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The Art of JAMA
August 4, 2015

March Through a Swamp in Pursuit of SlavesJohn Gabriel Stedman

JAMA. 2015;314(5):434-435. doi:10.1001/jama.2014.11895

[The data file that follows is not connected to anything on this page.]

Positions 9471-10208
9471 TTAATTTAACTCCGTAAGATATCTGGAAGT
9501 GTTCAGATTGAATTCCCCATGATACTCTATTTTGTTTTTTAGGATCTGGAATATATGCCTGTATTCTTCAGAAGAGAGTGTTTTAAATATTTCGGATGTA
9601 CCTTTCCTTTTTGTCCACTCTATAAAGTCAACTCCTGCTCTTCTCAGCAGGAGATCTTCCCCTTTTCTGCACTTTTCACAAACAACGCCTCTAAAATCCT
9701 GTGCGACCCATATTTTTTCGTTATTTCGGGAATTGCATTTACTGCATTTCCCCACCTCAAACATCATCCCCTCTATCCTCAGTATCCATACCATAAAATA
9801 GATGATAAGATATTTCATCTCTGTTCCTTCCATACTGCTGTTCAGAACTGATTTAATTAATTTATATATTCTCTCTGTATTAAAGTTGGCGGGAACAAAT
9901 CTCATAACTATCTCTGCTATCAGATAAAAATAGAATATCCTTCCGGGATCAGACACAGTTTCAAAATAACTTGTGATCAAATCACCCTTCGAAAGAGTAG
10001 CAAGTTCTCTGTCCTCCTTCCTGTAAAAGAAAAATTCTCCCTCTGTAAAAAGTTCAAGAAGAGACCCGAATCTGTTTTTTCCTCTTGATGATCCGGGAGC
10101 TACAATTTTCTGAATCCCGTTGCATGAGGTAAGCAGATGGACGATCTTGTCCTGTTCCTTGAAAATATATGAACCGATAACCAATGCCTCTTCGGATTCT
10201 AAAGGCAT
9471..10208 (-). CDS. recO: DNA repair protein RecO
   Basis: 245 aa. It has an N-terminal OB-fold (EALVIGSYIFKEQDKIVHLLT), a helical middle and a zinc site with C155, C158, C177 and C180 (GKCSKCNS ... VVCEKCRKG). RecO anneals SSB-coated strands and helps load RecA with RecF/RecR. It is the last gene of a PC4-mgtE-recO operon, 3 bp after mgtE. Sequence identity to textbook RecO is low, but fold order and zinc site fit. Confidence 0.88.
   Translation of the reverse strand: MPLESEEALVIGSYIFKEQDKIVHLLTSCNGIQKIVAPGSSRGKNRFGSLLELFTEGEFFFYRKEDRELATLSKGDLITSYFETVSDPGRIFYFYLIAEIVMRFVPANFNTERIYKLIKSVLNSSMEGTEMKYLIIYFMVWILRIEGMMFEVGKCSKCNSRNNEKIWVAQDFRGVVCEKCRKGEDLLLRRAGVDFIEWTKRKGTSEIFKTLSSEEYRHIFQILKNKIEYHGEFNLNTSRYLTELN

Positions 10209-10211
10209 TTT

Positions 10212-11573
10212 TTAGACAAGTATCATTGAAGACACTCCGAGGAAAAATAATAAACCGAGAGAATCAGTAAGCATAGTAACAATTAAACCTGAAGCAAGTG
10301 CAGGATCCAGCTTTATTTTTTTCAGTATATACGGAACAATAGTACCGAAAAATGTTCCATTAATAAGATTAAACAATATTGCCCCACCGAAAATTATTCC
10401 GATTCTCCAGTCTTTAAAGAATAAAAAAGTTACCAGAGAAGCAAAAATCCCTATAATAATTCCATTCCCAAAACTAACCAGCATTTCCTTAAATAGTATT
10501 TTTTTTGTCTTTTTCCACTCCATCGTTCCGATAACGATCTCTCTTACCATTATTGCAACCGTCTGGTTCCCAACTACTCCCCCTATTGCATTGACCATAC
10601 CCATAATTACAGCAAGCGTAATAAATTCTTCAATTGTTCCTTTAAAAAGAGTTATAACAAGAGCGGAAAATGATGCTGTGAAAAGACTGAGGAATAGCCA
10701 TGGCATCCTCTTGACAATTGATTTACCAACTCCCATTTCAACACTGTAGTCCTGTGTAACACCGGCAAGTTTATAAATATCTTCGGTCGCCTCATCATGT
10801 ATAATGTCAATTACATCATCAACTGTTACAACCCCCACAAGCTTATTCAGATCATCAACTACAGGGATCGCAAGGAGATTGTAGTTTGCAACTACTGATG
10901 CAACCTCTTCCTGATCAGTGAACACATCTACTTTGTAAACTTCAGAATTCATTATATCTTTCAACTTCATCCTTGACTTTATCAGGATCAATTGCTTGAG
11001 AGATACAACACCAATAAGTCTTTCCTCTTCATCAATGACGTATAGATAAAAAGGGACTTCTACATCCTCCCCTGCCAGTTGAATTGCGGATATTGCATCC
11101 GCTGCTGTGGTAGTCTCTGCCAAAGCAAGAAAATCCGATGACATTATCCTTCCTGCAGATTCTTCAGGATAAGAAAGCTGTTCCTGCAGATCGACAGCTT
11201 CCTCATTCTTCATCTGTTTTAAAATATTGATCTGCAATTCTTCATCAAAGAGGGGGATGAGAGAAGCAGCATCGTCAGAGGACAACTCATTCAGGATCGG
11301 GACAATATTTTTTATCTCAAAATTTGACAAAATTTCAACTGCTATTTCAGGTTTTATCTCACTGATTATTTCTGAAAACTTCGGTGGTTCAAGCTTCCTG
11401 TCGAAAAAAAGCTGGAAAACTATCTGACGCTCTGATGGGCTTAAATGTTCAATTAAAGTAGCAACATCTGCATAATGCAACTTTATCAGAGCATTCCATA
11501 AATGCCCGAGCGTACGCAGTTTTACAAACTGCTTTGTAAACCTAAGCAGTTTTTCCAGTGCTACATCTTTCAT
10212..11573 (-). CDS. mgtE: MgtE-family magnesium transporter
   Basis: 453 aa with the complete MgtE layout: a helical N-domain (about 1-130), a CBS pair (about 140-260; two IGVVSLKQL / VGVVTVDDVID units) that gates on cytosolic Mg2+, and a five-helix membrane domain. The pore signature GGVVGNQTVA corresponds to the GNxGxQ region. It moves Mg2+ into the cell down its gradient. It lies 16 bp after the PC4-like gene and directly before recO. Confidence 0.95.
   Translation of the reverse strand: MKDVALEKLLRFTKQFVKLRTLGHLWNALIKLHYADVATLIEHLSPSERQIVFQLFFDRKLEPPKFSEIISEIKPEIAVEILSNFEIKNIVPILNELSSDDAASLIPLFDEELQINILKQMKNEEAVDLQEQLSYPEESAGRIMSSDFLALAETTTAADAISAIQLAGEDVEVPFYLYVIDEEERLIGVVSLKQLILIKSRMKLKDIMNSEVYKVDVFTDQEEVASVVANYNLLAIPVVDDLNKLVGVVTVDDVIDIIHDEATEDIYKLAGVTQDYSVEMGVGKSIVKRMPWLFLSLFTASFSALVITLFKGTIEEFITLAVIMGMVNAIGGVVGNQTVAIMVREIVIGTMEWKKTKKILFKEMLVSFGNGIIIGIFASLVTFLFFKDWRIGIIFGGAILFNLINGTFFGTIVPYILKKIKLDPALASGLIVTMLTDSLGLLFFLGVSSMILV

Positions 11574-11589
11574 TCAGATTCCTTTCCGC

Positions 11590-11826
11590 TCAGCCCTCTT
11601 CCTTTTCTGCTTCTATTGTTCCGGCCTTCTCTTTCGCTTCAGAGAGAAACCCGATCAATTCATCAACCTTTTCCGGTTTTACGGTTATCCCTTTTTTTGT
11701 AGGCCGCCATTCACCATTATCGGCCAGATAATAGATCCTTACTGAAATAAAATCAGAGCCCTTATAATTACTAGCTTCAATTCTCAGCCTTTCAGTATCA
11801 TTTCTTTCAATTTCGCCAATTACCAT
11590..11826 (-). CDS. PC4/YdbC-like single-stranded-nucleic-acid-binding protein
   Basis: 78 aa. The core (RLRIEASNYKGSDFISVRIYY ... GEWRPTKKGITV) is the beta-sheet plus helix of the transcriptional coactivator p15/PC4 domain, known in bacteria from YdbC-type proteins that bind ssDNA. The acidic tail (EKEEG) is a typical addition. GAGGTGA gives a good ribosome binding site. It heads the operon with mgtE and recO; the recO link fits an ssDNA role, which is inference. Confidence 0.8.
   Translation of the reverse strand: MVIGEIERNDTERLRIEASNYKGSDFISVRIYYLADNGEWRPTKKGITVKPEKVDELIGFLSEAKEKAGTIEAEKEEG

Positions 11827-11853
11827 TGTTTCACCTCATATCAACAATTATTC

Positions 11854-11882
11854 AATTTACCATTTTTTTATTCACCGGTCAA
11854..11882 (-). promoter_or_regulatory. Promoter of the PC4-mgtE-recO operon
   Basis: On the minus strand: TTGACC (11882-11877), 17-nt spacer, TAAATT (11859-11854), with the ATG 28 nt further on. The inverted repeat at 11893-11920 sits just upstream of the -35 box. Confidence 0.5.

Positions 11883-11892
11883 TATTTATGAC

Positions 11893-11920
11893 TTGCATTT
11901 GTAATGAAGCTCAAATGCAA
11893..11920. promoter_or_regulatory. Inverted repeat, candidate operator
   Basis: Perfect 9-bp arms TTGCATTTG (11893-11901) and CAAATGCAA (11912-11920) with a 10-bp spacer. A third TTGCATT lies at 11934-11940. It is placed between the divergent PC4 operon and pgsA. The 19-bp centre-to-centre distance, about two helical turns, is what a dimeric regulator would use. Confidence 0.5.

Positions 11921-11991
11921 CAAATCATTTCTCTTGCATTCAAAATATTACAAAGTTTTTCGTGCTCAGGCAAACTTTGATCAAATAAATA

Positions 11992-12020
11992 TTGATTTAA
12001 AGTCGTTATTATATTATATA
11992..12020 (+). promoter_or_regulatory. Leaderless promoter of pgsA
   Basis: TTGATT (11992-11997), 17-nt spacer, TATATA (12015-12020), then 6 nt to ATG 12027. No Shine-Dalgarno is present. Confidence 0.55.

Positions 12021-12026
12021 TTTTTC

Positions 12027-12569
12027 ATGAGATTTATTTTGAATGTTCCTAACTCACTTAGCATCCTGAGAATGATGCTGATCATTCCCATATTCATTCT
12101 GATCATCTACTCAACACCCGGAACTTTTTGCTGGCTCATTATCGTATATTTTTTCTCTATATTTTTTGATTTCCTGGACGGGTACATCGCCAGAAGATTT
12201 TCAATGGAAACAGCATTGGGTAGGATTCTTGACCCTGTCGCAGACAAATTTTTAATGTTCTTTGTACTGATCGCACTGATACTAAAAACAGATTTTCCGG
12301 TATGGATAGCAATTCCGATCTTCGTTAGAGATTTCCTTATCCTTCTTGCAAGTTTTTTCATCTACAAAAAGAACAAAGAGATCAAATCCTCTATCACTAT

Captain John Gabriel Stedman (1744-1797) was a professional soldier in the service of the Dutch colony of Suriname who fought to suppress an 18th-century slave rebellion and subsequently published an account of his experiences. March Through a Swamp in Pursuit of Slaves, by the Italian engraver Francesco Bartolozzi (1725-1730 to 1815), is based on a watercolor made by Stedman while on a campaign against the Surinamese rebels. Stedman was born in 1744 in the city of Dendermonde in the Austrian Netherlands. At the age of 16 he was commissioned as a junior officer in the Dutch Republic's Scots Brigade and subsequently advanced to the rank of lieutenant. In 1772 he sailed with 800 troops to Suriname, on the northern coast of South America, to strengthen local forces against organized bands of escaped slaves called Maroons, who were raiding the colony’s sugar plantations to steal weapons, tools, and ammunition and recruit more slaves to their rebellion. To stop the raids, Stedman’s commanding officer, Colonel Louis Fourgeoud, led expeditions of mercenary soldiers into the jungles of Suriname to kill or capture the rebels and destroy their crops and villages. The Maroons could not hope to defeat Fourgeoud in a pitched battle, so they retreated to safe havens where they could ambush pursuing soldiers.

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